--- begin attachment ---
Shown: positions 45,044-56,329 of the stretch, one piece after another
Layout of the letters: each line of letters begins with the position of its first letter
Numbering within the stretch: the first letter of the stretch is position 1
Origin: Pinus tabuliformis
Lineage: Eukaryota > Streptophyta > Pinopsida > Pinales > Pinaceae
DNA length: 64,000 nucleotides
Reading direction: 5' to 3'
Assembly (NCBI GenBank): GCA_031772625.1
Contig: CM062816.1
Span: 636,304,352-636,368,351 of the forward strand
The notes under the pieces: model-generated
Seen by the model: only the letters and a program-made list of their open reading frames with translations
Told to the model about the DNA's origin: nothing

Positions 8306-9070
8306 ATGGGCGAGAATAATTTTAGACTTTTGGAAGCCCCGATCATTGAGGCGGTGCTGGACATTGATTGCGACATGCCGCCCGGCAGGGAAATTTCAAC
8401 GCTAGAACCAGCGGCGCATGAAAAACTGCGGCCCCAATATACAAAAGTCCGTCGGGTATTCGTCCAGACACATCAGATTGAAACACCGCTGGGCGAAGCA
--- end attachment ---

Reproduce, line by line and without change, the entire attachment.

Shown: positions 45,044-56,329 of the stretch, one piece after another
Layout of the letters: each line of letters begins with the position of its first letter
Numbering within the stretch: the first letter of the stretch is position 1
Origin: Pinus tabuliformis
Lineage: Eukaryota > Streptophyta > Pinopsida > Pinales > Pinaceae
DNA length: 64,000 nucleotides
Reading direction: 5' to 3'
Assembly (NCBI GenBank): GCA_031772625.1
Contig: CM062816.1
Span: 636,304,352-636,368,351 of the forward strand
The notes under the pieces: model-generated
Seen by the model: only the letters and a program-made list of their open reading frames with translations
Told to the model about the DNA's origin: nothing

Positions 8306-9070
8306 ATGGGCGAGAATAATTTTAGACTTTTGGAAGCCCCGATCATTGAGGCGGTGCTGGACATTGATTGCGACATGCCGCCCGGCAGGGAAATTTCAAC
8401 GCTAGAACCAGCGGCGCATGAAAAACTGCGGCCCCAATATACAAAAGTCCGTCGGGTATTCGTCCAGACACATCAGATTGAAACACCGCTGGGCGAAGCA